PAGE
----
> The history of potatoes

    > The history of pizza


  • 1 (17.6-ounce) DeLallo Pizza Dough Kit or ready-made dough
  • 2 sweet potatoes
  • 4 tablespoons butter
  • 1 large onion, thinly sliced
  • ½ teaspoon salt
  • 3 tablespoons extra virgin olive oil
  • 12 ounces shredded provolone cheese
  • 4 tablespoons mascarpone cheese
  • 6 ounces sweet sopressata, cut into thin strips
  • 1 tablespoon balsamic glaze
  • 2 tablespoons fresh sage,chopped

    If you have ready-to-use pizza dough, skip Step 1.

    1. COMBINE the flour mix and yeast packet in a large mixing bowl with 1-1/4 cups of lukewarm water. Stir with a fork until the dough begins to form. Knead by hand for 3 minutes, or until the dough is soft and smooth. Transfer to a clean, lightly oiled bowl and cover tightly with plastic wrap. Allow the dough to rise in a warm place until doubled, about 45 minutes. (After this step, you can refrigerate for use within 1-3 days.)

    2. PREHEAT the oven to 500°F. Wash the potatoes and poke holes using a fork. Brush with oil and sprinkle with salt. Roast for 1 hour. Meanwhile…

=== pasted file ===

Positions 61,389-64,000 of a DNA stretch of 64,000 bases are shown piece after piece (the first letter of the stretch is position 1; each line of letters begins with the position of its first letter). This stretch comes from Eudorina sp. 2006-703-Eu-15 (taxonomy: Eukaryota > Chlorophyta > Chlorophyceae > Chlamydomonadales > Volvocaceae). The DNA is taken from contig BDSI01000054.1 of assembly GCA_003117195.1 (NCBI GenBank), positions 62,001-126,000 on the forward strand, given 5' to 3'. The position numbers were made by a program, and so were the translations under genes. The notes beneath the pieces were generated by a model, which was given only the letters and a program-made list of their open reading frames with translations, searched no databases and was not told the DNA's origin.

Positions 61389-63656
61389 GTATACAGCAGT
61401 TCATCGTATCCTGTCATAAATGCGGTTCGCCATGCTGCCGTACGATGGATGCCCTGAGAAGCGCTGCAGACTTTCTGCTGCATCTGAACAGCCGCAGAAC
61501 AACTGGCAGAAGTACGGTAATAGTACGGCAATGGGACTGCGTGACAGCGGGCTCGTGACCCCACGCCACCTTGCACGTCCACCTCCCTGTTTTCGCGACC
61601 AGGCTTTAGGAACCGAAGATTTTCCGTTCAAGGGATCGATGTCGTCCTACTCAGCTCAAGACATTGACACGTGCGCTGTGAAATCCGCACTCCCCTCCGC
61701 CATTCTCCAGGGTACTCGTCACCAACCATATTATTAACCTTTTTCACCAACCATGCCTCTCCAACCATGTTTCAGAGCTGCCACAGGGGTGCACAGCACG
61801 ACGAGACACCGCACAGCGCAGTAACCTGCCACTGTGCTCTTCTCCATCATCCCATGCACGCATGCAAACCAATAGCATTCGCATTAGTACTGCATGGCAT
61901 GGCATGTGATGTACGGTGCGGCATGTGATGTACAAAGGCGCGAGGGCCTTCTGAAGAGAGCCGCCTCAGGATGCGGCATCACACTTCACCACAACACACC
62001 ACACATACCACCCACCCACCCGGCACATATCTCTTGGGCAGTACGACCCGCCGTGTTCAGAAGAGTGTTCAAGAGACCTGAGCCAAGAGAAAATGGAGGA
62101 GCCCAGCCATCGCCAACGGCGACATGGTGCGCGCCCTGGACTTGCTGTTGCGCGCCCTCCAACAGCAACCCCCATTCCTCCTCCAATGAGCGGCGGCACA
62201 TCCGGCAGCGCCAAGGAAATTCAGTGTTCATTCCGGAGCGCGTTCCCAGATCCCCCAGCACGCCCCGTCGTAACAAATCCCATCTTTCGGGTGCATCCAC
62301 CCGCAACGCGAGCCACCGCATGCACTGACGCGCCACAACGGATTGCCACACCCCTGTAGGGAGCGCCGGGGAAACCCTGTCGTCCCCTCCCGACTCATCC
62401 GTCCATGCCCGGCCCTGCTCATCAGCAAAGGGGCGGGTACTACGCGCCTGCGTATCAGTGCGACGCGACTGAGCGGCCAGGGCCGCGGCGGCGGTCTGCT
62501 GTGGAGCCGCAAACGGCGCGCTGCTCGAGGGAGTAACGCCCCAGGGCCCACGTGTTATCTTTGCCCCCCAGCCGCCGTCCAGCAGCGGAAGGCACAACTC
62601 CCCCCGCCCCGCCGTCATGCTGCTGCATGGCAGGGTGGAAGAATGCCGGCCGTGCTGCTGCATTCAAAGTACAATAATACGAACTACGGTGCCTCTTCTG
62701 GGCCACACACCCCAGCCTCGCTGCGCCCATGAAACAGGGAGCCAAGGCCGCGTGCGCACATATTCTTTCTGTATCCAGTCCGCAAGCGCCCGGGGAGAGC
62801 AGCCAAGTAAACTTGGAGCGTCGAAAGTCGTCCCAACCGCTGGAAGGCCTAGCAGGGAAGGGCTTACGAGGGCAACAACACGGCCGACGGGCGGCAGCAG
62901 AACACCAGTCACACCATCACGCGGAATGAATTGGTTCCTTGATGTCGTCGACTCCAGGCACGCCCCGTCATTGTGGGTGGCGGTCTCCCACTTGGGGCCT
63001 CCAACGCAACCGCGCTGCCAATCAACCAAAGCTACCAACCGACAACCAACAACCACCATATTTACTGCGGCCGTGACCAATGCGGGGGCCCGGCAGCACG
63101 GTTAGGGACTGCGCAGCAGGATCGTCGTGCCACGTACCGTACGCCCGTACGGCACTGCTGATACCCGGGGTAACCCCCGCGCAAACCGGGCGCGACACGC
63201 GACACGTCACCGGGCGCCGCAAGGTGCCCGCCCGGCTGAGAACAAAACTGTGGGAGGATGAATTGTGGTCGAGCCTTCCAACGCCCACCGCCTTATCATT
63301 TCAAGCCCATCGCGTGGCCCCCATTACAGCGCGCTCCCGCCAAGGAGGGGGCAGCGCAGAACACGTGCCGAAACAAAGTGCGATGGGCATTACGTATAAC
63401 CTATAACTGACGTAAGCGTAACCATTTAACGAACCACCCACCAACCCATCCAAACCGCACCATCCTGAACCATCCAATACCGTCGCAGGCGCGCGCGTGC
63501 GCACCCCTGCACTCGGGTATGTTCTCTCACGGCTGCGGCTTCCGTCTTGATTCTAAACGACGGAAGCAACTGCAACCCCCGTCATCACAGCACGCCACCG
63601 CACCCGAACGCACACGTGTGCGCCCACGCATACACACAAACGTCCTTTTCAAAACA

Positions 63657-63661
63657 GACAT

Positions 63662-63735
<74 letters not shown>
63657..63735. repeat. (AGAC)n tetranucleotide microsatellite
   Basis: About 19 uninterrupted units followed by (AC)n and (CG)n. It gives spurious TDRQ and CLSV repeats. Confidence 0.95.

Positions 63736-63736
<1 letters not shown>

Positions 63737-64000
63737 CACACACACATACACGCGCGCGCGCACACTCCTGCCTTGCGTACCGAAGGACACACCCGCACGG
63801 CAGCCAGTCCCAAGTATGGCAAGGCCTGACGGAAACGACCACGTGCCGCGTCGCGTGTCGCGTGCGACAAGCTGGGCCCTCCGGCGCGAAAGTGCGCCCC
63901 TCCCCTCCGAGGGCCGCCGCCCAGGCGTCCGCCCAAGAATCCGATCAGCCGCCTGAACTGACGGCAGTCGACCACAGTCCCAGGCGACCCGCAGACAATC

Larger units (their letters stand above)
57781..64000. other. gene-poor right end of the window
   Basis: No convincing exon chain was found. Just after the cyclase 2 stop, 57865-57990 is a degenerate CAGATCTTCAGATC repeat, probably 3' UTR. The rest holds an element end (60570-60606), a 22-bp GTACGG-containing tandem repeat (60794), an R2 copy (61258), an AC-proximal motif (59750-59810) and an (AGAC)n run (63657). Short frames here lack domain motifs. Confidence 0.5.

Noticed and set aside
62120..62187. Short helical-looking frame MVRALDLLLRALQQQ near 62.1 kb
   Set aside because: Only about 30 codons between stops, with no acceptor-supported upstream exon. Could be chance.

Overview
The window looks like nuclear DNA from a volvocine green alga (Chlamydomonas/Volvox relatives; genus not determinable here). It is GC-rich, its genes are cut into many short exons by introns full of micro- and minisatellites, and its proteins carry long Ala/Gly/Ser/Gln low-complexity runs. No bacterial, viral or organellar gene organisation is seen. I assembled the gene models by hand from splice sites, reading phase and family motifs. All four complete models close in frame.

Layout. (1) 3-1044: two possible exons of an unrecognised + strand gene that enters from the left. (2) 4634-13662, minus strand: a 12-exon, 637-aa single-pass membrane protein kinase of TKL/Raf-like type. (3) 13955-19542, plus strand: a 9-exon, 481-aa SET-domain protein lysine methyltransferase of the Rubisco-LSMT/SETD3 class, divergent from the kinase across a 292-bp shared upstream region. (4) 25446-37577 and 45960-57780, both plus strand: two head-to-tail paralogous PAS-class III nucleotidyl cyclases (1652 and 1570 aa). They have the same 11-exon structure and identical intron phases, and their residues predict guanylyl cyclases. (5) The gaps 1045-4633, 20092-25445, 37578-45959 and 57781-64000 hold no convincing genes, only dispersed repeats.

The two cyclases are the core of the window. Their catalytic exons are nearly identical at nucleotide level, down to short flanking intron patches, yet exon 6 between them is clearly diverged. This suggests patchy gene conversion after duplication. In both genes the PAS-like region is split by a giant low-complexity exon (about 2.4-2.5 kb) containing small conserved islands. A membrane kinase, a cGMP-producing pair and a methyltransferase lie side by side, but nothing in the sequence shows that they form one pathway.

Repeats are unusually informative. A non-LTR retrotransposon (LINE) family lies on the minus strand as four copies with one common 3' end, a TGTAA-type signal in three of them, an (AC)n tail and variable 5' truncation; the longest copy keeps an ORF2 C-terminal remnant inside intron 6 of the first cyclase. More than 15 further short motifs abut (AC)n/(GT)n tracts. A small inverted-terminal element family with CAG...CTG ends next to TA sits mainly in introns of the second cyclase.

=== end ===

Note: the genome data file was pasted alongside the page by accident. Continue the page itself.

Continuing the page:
3. HEAT a skillet over medium-high heat. Once hot, melt the butter; then turn down the heat to low. Add the onions and stir to coat with the butter. Spread the onions evenly in the pan and cook, stirring occasionally. After 10 minutes, sprinkle them with salt. Cook for 30 more minutes, or until caramelized. (Editor’s note: Ours were done in 10 minutes.)

    4. REMOVE the sweet potatoes from the oven. Allow to cool for 10 minutes. Scoop out the sweet potato flesh and discard or repurpose the skins*. Pulse in a food processor with the salt. Add the olive oil and purée until smooth.

    5. REDUCE the oven temperature to 450°F. Cut the pizza dough in half. Roll out the dough into a circle on a floured surface. Evenly spread the puréed potato mixture onto the dough. Sprinkle with the provolone. Top with the onions, dollops of mascarpone and the sliced sopressata.

    6. BAKE for 10-12 minutes, or until the provolone melts and the crust becomes golden brown. Remove from the oven. Allow to rest for 2-3 minutes before cutting.

    7. DRIZZLE with the balsamic glaze, sprinkled with sage and serve.

    *The skins are where the fiber is. You can slice them and crisp them in a hot pan or add them to scrambled eggs and omelets.